So why is this small part of Kent so distinct? I do not think it is distinct, I think that there is a play in motion, but to what extent is not clear. Consider the entire change as UKIP is growing beyond what most parties considered possible. Tories are scattered, Prime Minister David Cameron is all over the place to get a hold of the change, but the issue is not conservative based or Cameron based, it is in my mind constituency based. What is planned for the 75,000 voters and how should they be regarded as? In that area Mark Reckless does have a massive advantage, so why is there an issue with UKIP? The question becomes, what will happen, will the 23,000 people support conservatives and all move towards Kelly Tolhurst, or are we witnessing the sentiment within a constituency as they align and identify with the values that UKIP is advocating? If that is happening, are the conservatives on the right path, or are they ignoring the drastic need to educate the people towards why UKIP is the bad choice. Let us not forget that the conservatives got the economy started to the smallest extent whilst the EU is bleeding recession all over. The cautious approach by George Osborne is what is moving England towards better economic waters, which is also why the influx of immigrants is taking massive shapes, all towards better times. It seems to me that UKIP talks nice, but they have at present no way to continue the positive waves, in addition, the needs of change they will force upon the system could undo the forward strides the conservatives achieved within the first 6 months Nigel Farage starts implementing change, which he will believe to be ‘for the better’. The greatest danger here is that the results are only known after the fact, then it will be too late, so there is the link to my own fear, knowing will have repercussions. Ignorance is bliss to some extent; it lets me focus on what needs to be done. I can do it to my issues, Mark Reckless can do it towards the change he believes will make the difference and Kelly Tolhurst will just focus on becoming the new conservative for Kent. Yet Parliament will not get to ignore anything, it needs to dynamically alter its strategies on changes as they happen. David Cameron needs to remain dynamically active, but what of Nigel Farage? Is he dynamically active as we see ‘Farage rejects deportation claims amid UKIP migrant row‘ (at http://www.bbc.com/news/uk-politics-30111694), is he tactically changing points of view in regards to the battles he can win versus those that halt him (a dynamical act), or is he stating dynamical changes whilst not actually being dynamically active? As we see the quote in the BBC article “But Conservative MP Damian Green said Mr Reckless had come ‘dangerously close’ to advocating a repatriation policy while Labour’s Yvette Cooper said Mr Reckless had ‘let the mask slip’“. Is he truly slipping the mask, is he opportunistically inclined as the bulk of middle managers all over the place, or are we watching a different tactic, one that requires the voters top change course, just like the waves for a surfer, yet if waves cannot change direction, was the direction of the voters an actual direction which was never seen correctly?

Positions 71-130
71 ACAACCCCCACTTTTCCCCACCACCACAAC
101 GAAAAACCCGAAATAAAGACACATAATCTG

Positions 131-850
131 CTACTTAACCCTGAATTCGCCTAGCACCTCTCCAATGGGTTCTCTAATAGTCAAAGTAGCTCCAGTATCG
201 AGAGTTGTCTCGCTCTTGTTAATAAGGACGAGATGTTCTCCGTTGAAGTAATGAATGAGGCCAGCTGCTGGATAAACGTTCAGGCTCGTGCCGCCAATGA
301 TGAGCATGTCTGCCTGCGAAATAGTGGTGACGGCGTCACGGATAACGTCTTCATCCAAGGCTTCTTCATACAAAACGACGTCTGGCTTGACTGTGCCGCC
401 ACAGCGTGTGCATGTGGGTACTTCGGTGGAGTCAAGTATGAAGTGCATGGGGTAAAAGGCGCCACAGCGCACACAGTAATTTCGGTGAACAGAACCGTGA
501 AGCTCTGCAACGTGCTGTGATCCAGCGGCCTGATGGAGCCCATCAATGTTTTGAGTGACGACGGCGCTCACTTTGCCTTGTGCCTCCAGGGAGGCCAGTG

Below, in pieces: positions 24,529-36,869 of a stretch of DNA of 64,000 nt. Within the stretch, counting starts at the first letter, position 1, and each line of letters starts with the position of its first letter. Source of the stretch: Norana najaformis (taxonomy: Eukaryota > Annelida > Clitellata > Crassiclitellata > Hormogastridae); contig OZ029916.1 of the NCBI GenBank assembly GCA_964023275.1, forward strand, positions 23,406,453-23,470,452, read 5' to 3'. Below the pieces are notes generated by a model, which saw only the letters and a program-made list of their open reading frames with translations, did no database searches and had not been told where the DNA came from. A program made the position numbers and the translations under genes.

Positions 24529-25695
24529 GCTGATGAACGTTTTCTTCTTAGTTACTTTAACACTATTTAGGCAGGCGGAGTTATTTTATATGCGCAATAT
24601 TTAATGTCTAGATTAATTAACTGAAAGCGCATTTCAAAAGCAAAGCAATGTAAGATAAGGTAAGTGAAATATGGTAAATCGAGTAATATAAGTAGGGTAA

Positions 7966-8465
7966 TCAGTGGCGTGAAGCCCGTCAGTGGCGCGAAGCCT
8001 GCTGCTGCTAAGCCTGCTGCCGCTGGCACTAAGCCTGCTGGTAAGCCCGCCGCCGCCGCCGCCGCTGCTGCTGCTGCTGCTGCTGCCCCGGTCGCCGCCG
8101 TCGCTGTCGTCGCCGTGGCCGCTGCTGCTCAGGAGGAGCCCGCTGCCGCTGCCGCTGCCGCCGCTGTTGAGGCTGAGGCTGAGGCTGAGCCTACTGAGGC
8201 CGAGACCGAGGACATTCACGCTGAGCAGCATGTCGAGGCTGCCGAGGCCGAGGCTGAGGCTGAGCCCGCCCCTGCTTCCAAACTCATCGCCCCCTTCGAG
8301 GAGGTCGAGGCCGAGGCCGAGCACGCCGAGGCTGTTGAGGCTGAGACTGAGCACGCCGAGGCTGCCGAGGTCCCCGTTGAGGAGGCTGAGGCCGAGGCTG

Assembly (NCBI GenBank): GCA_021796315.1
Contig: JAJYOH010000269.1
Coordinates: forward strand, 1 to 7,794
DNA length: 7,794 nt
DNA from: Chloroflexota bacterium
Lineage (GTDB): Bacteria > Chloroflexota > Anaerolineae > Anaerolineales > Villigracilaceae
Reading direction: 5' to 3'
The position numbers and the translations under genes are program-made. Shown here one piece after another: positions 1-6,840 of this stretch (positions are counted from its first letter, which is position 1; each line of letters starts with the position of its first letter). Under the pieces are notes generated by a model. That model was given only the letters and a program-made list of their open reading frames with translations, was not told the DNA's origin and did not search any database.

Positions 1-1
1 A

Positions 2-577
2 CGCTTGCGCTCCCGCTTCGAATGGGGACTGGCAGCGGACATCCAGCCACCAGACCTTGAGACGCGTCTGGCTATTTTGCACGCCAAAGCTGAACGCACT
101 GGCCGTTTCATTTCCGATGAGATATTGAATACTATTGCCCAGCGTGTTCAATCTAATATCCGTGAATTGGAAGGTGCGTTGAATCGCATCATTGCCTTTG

This is part of my thinking, part that all parties seemed to have ignored, or at least it is a change that many did not consider. These matters are centre in the upcoming by-elections. The people have made mental changes to the parties and what they stand for. Instead of waiting election, Nigel Farage seems to be changing the landscape by these tactical changes, as areas move towards by-elections, we see a shift for the worst (if you are a conservative), so as the deck is stacked in favour of Farage Ukiporated, we see the approach where the 2015 elections are already being drawn vastly against the conservatives. Yes, 75,000 people in one part of Kent is not a big thing, but as this is only one constituency, which others are under attack? Let’s not forget that it is not just the conservatives that are under attack, the Liberal Democrats and Labour both have areas where the voters have been making changes, waves that are all taking other turns and directions, what will happen there? The UK, 650 surfers (read constituencies), and its politicians all trying to ride the waves, will they change boards or get crushed in the waves as they are not respecting the power of the wave. In my mind we will see plenty of surfers adapting to the waves, so will they therefor be the betrayers of the party that gave them the surfboard, are they respecting those who voted for them as they change the waves in a mindset of the price of doing business or are they doing nothing more than serve themselves as they surf for as long as they can. Who do they surf?